This decade has begun with economic uncertainty. From COVID-19 to political and social movements, businesses of all types have been impacted by the major fluctuations in consumer trust.
However, even in these times, there are strategies to build stronger post-sale customer relationships the right way from day one. Let’s look at how businesses can successfully work with new customers to create a strong foundation for moving forward even during uncertain economic times.
- Assure your customer that they made the right choice – Even as the ink dries on the contract, it’s time to begin preparing for your newly-cemented customer relationship for success. To make a customer feel like choosing your company was the right move, get started on a positive note. Maybe there’s a hurdle such as a software integration that matters to them and an engineer can help get that set up in a day or two. This small gesture can reaffirm the new customer that they made the right choice to work with you.
- Provide excellent onboarding to a larger audience – In uncertain economic times, training more people than less is a good idea, even if it takes a little more time. Don’t put all the knowledge on one or two employees if you can avoid it, instead spread out this information among a larger group. This way if a person leaves the company, you’ll have others with knowledge of your solution or product at the customer level who can pick up the relationship and keep going.
- Be flexible with the terms of agreement – Just because the customer signed a two-year contract a month ago doesn’t mean that this has to be an ironclad document. For example, maybe the customer signed up for 20 seats with your software, but after onboarding they only need 15 for a few months due to economic reasons. Don’t put up a fuss over a few hundred dollars when they’re spending thousands. Being understanding and showing empathy is a smarter move in sustaining what is hopefully a long-term customer relationship.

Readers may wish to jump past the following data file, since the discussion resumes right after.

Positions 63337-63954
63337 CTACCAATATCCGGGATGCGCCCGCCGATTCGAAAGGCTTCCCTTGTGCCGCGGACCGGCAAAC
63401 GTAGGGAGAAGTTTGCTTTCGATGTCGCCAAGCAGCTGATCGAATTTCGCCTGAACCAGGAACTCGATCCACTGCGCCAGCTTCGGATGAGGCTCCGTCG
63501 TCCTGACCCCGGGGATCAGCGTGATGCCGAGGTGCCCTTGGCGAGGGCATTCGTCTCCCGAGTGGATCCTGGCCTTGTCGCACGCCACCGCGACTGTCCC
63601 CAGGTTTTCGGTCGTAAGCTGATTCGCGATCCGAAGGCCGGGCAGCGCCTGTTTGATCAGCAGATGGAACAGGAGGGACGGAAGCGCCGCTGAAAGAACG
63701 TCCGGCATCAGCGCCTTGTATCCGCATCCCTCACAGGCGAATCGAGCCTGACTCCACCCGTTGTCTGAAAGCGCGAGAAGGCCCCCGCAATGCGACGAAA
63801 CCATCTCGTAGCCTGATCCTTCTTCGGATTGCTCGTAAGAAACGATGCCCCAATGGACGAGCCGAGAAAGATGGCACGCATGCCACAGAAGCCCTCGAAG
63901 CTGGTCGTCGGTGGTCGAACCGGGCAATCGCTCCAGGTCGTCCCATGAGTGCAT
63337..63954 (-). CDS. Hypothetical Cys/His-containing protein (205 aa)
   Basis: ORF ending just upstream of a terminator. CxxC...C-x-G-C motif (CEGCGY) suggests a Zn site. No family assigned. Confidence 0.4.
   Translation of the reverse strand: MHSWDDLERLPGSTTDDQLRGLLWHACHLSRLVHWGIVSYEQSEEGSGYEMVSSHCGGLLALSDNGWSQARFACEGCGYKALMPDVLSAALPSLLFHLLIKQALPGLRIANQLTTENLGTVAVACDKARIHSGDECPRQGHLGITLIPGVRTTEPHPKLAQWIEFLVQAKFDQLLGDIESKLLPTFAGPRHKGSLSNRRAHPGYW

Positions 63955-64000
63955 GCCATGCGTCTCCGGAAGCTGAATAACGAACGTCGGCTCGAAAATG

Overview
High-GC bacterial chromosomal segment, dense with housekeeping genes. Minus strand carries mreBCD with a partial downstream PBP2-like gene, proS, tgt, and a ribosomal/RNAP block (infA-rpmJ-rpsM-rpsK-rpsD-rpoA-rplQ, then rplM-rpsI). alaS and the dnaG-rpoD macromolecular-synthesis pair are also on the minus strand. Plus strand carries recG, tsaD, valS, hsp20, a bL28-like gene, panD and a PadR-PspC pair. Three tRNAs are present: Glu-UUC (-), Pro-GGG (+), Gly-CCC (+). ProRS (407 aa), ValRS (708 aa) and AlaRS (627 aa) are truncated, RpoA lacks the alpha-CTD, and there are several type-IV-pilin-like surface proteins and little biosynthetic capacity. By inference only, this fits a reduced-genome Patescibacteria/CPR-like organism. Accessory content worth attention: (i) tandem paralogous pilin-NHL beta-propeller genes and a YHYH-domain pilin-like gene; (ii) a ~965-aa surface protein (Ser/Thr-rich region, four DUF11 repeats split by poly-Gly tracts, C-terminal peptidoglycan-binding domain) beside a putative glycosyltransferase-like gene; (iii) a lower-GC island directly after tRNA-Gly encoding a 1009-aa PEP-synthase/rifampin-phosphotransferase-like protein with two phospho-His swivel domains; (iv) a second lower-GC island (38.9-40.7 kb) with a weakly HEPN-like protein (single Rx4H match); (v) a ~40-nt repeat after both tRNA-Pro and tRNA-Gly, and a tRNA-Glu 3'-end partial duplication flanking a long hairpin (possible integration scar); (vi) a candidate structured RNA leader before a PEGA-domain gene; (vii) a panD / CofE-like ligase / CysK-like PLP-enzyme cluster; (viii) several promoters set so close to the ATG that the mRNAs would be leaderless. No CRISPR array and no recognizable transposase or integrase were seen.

- Let them know you’re always here to talk – This is more of a general strategy and it’s important as customers are uncertain about their future. Tell new customers you’re available to chat on a wide array of topics, including your own strategies for working in times of economic instability. If sincere, this tactic will only help to strengthen the relationship you are building with a new customer. It also helps solidify you as a true business partner, rather than simply the transactional vendor-customer scenario.
The strategies above may work for new customers, but what about maintaining long-term relationships with established customers? Keep an eye out for Part 2 where we will focus on working with existing customers during a difficult economic period.
Comments on this article are closed.